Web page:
With couples postponing or drastically downsizing their weddings, growers destroying millions of flowers and event space operators filing for business loans, bridal companies are increasingly shifting their services online. Knowing that couples will continue to get engaged, despite the pandemic-induced shutdown, bridal companies are also planning for the future with easily accessible services for retailers and consumers.
The Pronovias Group has launched what it claims is the first digital showroom in the bridal industry. Geared exclusively for its customers, visitors will find the latest collections for the group’s brands — Pronovias, St. Patrick, Nicole, White One and Lady Bird. The initiative is part of Pronovias’ digital transformation through various channels that is meant to provide better service to its customers and brides. After being acquired by BC Partners in 2017, the digitalization process has been underway. The current confinement mandates in place in many countries has accelerated that effort. There are plans to expand the number of countries that offer virtual appointments, a company spokesman said Wednesday. Pronovias has more than 400 points of sale in 105 countries.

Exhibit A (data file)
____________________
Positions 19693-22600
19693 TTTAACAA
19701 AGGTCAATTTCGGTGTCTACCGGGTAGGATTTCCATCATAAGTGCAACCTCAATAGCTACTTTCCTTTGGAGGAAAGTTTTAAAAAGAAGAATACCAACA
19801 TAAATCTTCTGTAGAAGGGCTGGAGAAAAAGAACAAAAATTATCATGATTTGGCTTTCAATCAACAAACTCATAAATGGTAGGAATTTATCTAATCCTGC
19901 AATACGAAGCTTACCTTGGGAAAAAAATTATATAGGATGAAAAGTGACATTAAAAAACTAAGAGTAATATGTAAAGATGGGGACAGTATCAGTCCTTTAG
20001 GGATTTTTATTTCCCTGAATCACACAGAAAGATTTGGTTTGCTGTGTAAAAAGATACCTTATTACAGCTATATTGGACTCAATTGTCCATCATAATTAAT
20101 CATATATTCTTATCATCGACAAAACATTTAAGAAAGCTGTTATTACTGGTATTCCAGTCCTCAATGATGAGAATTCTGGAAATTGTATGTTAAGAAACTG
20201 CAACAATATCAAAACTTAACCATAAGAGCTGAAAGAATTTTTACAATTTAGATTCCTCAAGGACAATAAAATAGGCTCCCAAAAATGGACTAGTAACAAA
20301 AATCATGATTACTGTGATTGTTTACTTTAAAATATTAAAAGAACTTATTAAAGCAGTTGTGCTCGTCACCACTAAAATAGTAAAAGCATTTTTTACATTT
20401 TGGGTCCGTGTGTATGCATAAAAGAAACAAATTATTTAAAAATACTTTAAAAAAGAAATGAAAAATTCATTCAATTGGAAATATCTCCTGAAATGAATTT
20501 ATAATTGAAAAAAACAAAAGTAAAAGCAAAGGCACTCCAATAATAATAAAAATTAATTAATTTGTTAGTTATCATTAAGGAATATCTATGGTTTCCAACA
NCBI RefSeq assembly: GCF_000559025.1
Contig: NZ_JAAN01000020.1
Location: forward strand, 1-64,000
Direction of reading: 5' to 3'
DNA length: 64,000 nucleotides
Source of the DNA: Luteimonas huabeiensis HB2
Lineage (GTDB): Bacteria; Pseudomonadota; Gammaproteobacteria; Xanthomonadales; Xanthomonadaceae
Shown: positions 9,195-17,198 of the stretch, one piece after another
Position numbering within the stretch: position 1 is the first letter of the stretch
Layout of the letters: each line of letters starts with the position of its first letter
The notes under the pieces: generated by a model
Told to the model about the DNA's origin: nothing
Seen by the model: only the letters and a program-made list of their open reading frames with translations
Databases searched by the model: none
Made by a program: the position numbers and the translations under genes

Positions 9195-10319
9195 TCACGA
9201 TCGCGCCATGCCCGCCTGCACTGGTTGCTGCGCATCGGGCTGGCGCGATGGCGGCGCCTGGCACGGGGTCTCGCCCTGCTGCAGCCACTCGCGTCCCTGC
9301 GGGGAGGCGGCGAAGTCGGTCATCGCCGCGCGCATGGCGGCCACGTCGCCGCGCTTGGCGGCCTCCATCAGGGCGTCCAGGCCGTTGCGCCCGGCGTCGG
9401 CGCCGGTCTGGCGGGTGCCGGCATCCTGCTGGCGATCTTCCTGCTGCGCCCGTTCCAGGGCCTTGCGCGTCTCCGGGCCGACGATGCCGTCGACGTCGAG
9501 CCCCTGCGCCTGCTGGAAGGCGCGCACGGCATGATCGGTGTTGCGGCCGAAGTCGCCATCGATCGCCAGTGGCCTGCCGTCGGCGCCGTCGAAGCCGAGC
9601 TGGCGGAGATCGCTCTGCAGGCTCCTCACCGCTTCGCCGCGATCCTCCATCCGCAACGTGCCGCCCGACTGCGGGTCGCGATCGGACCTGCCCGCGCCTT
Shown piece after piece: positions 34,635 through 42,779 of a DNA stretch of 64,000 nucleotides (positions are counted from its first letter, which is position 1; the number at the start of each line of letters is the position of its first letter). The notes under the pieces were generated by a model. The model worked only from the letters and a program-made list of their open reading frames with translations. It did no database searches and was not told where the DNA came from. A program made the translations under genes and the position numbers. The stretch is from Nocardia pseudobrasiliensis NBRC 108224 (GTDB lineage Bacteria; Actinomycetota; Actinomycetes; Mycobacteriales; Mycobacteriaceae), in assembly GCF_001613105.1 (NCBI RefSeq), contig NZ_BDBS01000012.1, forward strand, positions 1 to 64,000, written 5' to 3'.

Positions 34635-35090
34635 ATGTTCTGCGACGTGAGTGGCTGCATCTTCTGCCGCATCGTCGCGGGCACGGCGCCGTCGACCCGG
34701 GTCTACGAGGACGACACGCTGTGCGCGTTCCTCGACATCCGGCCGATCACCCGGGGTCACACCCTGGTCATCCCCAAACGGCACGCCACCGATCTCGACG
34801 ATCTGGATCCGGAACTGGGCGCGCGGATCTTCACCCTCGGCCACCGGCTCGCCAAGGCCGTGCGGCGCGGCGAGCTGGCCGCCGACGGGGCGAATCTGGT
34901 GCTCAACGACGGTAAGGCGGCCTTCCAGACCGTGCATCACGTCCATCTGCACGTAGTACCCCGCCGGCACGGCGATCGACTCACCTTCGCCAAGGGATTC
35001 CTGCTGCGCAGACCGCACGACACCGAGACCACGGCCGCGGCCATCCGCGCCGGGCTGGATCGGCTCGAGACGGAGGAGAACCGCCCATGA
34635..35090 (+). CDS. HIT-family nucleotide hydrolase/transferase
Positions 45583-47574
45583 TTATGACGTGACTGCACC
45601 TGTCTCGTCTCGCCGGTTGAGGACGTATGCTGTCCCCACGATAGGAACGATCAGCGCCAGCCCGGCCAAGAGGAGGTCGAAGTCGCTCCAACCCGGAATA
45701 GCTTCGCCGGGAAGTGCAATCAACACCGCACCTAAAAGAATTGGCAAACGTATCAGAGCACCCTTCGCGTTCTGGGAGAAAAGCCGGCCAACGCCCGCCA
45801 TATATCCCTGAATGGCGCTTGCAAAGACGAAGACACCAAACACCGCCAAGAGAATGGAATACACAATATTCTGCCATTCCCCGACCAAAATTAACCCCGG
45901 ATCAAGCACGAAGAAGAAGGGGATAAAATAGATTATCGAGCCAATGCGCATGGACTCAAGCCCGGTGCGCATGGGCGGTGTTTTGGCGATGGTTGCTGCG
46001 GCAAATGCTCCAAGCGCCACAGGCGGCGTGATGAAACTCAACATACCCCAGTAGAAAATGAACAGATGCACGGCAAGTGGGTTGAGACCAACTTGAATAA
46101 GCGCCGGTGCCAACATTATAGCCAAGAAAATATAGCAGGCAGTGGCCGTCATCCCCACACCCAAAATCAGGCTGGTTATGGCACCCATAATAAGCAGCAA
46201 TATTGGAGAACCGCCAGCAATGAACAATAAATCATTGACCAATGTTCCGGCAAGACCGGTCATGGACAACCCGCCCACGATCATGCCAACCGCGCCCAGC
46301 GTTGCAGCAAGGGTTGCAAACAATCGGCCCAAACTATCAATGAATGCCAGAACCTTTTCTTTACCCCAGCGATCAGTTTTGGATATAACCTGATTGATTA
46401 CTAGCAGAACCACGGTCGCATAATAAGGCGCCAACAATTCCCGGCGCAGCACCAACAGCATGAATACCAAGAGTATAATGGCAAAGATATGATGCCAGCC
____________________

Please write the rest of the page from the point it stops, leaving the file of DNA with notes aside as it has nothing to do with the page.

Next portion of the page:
Pronovias is using social media for live webcasts and innovative content with influencers and others to help keep brides entertained. The company has also introduced a B2B e-service platform to exchange information with customers.
The impact of the COVID-19 shutdown is affecting how many in the wedding service industry conduct their businesses. Last year across all sectors — retailers, venues, wedding gown manufacturers and other bride-friendly resources — the wedding service industry generated $78 billion, according to IBISWorld. Understandably, many bridal designers, manufacturers and stores are amping up their digital presence to help shoppers and save jobs. As of 2018, the wedding service industry accounted for 1.2 million jobs in 377,045 businesses.
Last month, The Bridal Council announced that New York’s April 2020 Bridal Market was going digital. Companies are taking different approaches. The Justin Alexander Signature Collection will be presented later this week and it will include a webinar and Q&A to try to up the engagement level. Amsale is scheduling one-on-one media appointments. On another front, Anne Barge is scheduling virtual appointments with brides to help them get a better understanding of the different features of dresses, and to assist them in narrowing down their choices.
Other apparel companies are also trying to tap into the bridal industry’s embracement of there’s-been-a-change-in-plans approach. Knitss, Isabel Manns, Merve Bayindir, Taylor Yates, Syra J and Apujan have recently pitched fashion options for postponed honeymoons.